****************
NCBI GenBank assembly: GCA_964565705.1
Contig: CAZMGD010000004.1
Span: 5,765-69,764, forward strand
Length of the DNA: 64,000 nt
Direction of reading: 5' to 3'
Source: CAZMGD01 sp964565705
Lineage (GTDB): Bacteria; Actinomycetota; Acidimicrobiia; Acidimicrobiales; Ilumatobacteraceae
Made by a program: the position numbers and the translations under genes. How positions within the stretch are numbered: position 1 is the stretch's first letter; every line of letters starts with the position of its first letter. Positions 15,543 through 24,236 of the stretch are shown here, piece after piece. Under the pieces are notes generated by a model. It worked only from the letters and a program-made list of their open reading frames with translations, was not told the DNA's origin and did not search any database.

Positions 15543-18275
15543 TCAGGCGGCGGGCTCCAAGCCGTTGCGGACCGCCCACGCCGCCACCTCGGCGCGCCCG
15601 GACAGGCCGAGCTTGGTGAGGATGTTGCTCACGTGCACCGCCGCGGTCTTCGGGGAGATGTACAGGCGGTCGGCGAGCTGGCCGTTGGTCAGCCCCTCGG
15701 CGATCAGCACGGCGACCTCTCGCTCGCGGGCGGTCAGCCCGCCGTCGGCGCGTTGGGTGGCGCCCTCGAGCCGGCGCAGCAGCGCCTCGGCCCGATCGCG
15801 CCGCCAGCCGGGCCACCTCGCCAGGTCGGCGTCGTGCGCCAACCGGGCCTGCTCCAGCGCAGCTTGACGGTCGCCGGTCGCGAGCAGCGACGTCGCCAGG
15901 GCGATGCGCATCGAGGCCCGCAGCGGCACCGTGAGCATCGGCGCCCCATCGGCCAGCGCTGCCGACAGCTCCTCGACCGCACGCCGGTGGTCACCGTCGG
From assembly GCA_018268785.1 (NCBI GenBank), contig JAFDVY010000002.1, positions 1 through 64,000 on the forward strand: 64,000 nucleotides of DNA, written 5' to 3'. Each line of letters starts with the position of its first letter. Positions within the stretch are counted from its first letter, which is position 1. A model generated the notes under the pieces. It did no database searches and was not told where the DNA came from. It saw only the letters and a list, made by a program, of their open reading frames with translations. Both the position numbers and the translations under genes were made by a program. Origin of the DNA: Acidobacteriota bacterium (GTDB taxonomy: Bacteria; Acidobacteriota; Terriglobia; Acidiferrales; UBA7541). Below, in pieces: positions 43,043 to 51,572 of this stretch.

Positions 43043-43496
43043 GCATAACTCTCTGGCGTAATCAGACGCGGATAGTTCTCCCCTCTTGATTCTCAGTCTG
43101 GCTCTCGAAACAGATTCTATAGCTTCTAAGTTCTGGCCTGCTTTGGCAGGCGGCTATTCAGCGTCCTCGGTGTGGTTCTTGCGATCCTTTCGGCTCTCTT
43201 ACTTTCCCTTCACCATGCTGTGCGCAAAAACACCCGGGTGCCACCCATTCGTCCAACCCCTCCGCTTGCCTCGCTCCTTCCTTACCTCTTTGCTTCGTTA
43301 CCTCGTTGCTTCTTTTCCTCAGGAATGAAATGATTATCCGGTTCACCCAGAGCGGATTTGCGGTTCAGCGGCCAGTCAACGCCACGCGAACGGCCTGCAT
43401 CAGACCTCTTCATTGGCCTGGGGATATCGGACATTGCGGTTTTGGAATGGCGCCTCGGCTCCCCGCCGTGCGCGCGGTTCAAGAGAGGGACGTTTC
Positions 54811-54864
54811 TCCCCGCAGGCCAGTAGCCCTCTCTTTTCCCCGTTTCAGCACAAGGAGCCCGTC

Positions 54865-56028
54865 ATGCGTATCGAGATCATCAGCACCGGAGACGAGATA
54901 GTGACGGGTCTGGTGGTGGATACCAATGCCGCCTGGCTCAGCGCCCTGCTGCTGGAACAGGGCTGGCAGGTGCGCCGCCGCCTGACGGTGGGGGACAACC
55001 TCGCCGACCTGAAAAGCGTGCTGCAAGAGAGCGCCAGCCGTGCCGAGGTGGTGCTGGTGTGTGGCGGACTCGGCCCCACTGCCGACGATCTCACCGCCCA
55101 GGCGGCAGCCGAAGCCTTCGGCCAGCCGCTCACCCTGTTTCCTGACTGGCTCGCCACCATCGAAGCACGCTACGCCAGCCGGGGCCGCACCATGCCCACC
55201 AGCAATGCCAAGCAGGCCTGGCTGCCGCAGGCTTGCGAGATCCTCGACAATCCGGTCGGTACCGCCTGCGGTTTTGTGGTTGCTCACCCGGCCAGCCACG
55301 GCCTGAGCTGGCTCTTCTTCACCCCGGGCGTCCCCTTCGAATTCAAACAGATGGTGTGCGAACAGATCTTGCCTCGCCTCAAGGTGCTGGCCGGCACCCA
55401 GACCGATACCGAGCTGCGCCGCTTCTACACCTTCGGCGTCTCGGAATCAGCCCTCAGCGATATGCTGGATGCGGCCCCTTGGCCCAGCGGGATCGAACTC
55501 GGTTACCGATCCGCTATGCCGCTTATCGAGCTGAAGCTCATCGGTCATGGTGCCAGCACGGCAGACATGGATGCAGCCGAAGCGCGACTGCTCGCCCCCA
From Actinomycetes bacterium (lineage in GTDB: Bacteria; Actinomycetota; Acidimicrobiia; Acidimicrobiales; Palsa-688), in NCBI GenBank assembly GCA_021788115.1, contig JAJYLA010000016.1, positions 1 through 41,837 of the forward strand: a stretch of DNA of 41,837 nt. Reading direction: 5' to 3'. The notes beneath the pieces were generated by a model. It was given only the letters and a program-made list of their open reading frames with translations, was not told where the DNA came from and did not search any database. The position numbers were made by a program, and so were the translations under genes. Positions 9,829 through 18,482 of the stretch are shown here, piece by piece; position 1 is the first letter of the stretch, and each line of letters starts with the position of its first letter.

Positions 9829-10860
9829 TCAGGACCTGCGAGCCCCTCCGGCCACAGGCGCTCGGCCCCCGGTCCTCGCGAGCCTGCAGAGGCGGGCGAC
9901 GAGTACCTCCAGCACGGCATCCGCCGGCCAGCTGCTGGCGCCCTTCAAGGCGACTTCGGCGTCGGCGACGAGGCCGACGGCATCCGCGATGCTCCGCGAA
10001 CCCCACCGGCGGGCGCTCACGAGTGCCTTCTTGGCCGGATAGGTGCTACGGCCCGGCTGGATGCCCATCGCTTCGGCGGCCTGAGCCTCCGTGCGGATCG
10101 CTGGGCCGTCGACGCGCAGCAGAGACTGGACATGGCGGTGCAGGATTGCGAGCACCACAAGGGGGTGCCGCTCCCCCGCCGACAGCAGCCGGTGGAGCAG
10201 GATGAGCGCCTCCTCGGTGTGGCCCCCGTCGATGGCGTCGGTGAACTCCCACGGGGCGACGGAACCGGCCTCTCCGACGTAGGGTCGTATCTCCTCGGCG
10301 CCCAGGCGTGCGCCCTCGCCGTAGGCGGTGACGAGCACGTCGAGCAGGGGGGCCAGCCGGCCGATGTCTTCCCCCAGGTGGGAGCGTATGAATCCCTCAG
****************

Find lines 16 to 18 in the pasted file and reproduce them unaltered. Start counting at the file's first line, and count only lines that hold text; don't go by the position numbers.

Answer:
Positions 43043-43496
43043 GCATAACTCTCTGGCGTAATCAGACGCGGATAGTTCTCCCCTCTTGATTCTCAGTCTG
43101 GCTCTCGAAACAGATTCTATAGCTTCTAAGTTCTGGCCTGCTTTGGCAGGCGGCTATTCAGCGTCCTCGGTGTGGTTCTTGCGATCCTTTCGGCTCTCTT